We are pleased to announce the publication of the book New trends and methodologies in applied English language research III. Synchronic and diachronic studies on discourse, lexis and grammar processing, volume 209 of Peter Lang’s series Linguistic Insights: Studies in Language and Communication. The volume has been edited by three PhD candidates of the LVTC research group, Sofía Bemposta-Rivas, Carla Bouzada-Jabois and Yolanda Fernández-Pena, in collaboration with three editors from the University of Santiago de Compostela, Tamara Bouso, Yolanda J. Calvo-Benzies and Iván Tamaredo. The volume comprises a selection of eleven papers delivered at the Fourth ELC International Postgraduate Conference on Language and Cognition (ELC4) hosted by the LVTC Research Group at the University of Vigo.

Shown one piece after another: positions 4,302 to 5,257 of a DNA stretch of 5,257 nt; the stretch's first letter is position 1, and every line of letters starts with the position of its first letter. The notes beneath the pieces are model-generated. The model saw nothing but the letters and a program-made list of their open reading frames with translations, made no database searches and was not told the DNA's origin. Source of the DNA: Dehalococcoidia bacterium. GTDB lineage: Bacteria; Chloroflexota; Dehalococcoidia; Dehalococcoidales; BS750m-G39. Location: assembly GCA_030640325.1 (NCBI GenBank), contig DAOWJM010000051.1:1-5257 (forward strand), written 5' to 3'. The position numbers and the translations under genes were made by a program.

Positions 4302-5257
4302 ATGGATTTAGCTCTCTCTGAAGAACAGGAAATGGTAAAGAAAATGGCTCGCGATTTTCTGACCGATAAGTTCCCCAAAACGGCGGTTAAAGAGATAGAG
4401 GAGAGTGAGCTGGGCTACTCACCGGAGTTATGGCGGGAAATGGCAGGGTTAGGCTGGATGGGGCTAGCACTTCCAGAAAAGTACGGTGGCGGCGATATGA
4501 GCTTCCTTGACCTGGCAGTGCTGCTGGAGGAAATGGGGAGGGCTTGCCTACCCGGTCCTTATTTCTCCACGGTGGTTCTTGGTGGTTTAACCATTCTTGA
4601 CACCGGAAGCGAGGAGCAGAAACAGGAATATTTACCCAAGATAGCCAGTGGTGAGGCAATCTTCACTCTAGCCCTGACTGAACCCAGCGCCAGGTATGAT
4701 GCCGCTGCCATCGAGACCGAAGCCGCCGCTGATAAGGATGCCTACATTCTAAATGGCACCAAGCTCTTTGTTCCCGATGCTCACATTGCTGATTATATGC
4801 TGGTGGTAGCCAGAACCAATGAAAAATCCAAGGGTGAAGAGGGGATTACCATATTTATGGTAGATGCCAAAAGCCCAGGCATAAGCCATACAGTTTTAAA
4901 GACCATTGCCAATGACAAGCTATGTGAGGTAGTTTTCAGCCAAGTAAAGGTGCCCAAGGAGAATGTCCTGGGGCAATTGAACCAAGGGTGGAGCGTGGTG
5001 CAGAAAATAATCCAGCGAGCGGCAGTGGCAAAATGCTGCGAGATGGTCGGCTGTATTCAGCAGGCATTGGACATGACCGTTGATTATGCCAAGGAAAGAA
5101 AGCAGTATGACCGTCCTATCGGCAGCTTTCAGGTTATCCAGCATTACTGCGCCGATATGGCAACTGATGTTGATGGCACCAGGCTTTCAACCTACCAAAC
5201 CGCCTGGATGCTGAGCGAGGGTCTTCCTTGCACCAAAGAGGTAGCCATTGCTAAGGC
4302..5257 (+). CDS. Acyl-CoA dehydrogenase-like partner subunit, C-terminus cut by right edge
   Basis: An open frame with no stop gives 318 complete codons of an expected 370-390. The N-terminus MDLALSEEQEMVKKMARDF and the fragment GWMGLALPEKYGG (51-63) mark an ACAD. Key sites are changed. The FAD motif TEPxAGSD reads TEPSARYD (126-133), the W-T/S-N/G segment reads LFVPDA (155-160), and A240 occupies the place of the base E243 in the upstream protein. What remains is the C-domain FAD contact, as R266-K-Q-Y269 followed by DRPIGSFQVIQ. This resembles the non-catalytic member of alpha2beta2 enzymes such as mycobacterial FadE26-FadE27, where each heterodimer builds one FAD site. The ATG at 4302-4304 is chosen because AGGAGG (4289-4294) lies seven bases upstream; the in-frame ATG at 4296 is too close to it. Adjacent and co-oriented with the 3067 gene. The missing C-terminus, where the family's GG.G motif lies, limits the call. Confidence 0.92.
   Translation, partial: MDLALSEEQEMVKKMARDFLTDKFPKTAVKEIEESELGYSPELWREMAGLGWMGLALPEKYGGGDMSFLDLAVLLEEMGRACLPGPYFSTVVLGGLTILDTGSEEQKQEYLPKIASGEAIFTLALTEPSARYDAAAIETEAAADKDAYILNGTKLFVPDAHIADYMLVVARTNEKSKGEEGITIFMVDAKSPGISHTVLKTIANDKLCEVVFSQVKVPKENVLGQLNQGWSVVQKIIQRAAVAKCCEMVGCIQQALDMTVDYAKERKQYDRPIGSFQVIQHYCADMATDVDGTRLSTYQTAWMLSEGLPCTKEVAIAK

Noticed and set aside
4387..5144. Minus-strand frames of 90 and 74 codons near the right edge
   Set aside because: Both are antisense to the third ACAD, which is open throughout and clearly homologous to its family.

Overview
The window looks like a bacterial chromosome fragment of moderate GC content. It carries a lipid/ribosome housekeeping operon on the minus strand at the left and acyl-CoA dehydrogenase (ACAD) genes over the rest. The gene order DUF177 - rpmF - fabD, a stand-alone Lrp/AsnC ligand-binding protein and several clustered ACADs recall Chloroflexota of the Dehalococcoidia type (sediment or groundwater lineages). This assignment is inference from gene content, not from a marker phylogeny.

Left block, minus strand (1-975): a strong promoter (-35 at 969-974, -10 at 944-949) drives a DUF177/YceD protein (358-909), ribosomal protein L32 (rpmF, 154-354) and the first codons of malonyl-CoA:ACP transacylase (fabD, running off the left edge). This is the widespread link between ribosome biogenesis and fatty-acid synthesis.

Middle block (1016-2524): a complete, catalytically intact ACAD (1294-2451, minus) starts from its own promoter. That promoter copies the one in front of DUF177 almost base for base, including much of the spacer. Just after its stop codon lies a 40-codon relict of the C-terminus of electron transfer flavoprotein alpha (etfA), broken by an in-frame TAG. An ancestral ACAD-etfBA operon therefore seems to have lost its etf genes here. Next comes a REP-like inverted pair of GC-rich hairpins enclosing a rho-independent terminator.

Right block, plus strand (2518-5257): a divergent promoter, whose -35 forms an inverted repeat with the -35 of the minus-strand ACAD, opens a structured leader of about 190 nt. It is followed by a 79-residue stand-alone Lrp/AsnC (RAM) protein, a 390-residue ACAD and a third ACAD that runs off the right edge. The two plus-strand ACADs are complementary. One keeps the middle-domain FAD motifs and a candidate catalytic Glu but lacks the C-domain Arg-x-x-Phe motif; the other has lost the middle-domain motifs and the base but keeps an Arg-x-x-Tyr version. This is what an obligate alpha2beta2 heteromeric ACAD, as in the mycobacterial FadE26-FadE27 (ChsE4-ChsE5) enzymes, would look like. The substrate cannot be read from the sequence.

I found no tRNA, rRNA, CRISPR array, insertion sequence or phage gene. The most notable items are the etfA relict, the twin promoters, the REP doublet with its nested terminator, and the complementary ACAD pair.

The eleven papers collected pertain to different areas of linguistics as varied as diachronic linguistics, syntax, pragmatics or psycholinguistics, and are organised into three sections. Part I comprises diachronic studies which cover from Middle English to Present-Day English and which explore phenomena such as (i) the status of extender tags such as or something or other (Alba Pérez-González), (ii) the distribution of free adjuncts and absolutes (Carla Bouzada-Jabois), (iii) Post-Auxiliary Ellipsis (Evelyn Gandón-Chapela) and (iv) the use of ‘ephemeral’ concessive adverbial subordinators such as albeit or howbeit vs. (al)though (Cristina Blanco-García). Part II contains studies on grammar and language processing which cover topics such as (i) the interaction between syntactic and structural complexity and verbal agreement with collective subjects (Yolanda Fernández-Pena), (ii) the influence of distributivity and concreteness on verbal agreement (Paula Márquez-Caamaño), (iii) the interaction of complexity and efficiency in relation to pronoun omission (Iván Tamaredo) and (iv) the methods and approaches used for grammar presentation and teaching in modern EFL/ESL textbooks (Tamilla Mammadova). Finally, Part III revolves around lexis, discourse and pragmatics, with papers that discuss issues such as (i) the temporal development of the discoursal representation of actors (Mariana Pascual); (ii) the construction of women’s gender identity through positive and negative emotions conveyed in women’s magazines (Marta Muñoz-Ramal) and (iii) spelling-to-sound correspondence in Twitter (Úrsula Kirsten-Torrado). The eleven chapters in the volume are representative of the current research that is being carried out in the fields of diachronic studies, grammar, language processing, lexis, discourse and pragmatics. Their results provide remarkable evidence and revealing insights on those disciplines that surely will open the path for further investigation into applied English language research.